I am aware that early in his career he was billed as “The Singing Cowboy” and could get away with it as he rode his horse while singing to the cattle, but he was no Gene Autry or Roy Rogers. We moviegoers expected him to ride hard, know how to punch cattle, shoot straight and use his fists. In those areas he did not disappoint.
did not see many of his movies during my youth at the Gem Theatre because those Saturday features had Hopalong Cassidy, Wild Bill Elliot, Tim McCoy, Buck Jones, Charles Starrett, Sunset Carson, Al “Lash” LaRue and Johnny Mack Brown. Brown, like Wayne, began his film career in the 1920s after playing college football.
We got to know some of the lesser-known cowboy actors like Bob Steele and Tim Holt. They seemed to be such small guys when they tussled with some of the bigger villains. We also got to hear the wonderful Irish tenor voice of Dick Foran as he performed in those unforgettable oaters. Another was Ken Curtis, who played Festus on TV’s “Gunsmoke” and who had been a big band singer. Both of them were outstanding when they sang with groups in John Wayne movies.
I clipped his death notice from the News Sentinel and pasted it on page 183 of my entertainment scrapbook. It became one of the hundreds of clippings I have kept of performers who have died since 1975. For some reason, when Johnny Mack Brown died that year I clipped his death notice and have tried to save the notices of every star of screen, stage, radio and television since.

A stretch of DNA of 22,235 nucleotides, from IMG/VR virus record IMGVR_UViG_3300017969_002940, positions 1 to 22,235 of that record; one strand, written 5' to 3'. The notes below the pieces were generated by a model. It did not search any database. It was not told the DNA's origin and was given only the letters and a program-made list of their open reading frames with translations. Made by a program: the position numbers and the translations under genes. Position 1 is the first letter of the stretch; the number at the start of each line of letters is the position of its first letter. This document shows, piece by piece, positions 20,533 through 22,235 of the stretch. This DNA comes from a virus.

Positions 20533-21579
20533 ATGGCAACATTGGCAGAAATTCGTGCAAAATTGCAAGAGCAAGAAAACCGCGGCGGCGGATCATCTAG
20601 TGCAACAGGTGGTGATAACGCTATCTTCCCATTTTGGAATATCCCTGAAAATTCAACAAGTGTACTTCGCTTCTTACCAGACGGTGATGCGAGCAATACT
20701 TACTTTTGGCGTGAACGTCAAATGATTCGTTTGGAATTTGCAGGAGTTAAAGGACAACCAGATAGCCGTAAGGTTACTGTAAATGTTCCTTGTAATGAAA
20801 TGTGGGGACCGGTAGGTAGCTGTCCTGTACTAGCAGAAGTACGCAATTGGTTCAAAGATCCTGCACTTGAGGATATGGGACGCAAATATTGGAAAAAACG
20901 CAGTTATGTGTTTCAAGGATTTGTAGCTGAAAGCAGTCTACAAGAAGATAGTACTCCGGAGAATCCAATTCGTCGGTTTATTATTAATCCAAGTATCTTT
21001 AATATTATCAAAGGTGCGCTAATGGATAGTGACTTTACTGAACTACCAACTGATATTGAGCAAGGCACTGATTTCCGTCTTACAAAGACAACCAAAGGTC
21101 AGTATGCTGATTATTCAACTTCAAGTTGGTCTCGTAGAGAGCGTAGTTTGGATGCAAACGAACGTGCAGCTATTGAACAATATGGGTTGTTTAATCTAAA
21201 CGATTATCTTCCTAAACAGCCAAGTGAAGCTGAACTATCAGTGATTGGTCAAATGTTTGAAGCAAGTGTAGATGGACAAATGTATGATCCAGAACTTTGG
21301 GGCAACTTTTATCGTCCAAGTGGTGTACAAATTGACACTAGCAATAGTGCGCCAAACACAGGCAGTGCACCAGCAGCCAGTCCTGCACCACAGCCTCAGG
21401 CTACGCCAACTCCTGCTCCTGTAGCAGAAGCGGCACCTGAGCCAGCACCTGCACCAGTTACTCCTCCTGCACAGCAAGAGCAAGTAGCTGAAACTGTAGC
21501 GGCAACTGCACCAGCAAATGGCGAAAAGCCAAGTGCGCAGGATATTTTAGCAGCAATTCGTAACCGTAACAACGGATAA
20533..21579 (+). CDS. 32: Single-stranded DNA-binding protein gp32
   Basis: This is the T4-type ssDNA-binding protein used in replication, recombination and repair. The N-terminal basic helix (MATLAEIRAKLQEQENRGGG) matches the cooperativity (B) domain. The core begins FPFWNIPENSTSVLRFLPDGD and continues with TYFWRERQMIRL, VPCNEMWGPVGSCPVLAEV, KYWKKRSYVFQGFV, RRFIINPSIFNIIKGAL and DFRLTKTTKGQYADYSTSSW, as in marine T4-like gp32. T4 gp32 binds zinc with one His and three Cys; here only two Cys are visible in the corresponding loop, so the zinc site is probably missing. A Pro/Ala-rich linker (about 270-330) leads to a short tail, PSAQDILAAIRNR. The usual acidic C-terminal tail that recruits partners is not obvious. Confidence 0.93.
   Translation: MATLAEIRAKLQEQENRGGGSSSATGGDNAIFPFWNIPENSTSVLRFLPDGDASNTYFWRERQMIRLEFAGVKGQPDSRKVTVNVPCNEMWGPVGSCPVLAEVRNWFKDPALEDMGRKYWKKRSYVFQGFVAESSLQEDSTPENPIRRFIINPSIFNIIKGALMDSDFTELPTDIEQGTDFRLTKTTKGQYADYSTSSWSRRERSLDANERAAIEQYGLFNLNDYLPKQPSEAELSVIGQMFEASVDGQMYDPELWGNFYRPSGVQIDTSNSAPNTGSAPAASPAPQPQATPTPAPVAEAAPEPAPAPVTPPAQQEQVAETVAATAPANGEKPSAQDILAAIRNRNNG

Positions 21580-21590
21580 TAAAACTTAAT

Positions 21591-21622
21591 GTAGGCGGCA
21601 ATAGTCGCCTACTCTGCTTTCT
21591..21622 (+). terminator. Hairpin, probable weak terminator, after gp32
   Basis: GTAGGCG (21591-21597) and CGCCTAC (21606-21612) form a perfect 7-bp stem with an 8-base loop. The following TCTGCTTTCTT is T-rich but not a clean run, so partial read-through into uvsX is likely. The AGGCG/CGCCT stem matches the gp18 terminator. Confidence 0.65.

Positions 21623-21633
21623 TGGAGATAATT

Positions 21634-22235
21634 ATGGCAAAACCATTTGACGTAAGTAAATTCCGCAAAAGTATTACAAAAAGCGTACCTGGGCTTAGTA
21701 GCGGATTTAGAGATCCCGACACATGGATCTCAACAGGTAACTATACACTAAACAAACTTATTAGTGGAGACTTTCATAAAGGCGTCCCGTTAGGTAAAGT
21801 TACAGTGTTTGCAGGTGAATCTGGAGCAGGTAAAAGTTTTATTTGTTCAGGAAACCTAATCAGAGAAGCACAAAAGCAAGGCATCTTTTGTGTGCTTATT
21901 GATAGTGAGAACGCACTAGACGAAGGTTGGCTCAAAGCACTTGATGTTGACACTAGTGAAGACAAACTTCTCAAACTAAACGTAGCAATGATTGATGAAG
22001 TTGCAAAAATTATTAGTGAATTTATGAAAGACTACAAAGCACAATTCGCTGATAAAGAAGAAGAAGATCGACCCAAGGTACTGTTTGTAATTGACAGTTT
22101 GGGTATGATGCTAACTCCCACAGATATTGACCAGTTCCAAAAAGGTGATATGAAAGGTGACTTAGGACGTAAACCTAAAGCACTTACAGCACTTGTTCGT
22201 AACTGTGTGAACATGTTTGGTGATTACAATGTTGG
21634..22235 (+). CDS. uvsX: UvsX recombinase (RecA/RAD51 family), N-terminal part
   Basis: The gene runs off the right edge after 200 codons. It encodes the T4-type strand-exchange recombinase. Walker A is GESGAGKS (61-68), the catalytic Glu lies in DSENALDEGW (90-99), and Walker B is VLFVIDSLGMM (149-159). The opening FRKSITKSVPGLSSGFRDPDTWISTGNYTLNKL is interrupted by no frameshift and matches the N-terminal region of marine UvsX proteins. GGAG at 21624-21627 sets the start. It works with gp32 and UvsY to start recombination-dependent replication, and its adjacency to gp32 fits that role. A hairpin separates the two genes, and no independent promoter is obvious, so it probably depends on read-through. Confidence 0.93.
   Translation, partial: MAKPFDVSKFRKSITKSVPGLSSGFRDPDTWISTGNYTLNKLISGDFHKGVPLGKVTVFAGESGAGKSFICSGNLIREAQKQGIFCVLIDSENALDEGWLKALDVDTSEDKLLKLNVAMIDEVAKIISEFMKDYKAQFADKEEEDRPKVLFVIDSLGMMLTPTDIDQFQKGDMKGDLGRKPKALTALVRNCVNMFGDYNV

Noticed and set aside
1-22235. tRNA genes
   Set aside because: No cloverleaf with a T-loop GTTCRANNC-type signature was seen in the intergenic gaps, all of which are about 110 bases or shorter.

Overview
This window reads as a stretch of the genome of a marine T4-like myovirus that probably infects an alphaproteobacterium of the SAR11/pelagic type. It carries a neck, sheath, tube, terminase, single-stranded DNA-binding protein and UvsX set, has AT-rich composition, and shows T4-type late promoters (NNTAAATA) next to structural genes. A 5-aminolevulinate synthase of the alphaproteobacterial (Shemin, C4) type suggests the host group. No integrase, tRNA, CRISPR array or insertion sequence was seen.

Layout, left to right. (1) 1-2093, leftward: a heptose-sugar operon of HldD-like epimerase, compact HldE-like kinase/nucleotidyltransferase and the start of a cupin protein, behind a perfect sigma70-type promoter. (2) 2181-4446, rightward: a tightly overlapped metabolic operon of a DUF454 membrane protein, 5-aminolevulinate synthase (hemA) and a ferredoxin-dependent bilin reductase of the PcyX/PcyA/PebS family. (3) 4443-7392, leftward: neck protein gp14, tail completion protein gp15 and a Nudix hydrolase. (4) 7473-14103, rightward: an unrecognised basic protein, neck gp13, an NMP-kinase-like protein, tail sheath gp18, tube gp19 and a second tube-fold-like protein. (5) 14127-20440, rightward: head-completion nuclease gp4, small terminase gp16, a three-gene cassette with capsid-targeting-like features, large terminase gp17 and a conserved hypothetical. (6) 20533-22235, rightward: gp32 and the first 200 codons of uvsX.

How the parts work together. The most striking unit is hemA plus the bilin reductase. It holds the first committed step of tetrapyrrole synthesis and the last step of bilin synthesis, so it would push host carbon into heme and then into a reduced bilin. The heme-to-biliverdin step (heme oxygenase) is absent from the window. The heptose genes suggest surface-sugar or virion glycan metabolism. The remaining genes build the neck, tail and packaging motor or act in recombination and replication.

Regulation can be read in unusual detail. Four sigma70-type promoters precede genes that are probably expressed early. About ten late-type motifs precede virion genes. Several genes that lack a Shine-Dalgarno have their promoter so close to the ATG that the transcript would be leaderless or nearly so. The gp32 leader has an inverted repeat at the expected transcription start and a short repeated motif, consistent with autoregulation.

Through the years he grew in mainstream westerns, war movies, comedy and other genres. He even won an Academy Award for “True Grit.” He had played football at the University of Southern California and left in 1926 to began his movie career. He had bit parts and odd jobs around movie sets before he got his break. Not taking himself too seriously, he was once quoted: “Hollywood had only one king — Clark Gable. And now that he and Gary Cooper are gone, I’m just a lonesome cowboy, nothing more.”
I watched an early John Wayne movie on the Grit Network recently and found it awful. I didn’t see the start of it so I don’t know the title, but it had been colorized with an unnatural look. I didn’t expect much of the dialogue, but Wayne’s singing was simply horrible. He was serenading his co-star as his sidekick George “Gabby” Hayes looked on in admiration and complimented him on his vocals.
John Wayne was much better at riding and fighting than singing
COL.Robert J. Booker
PROC. BY MOVIES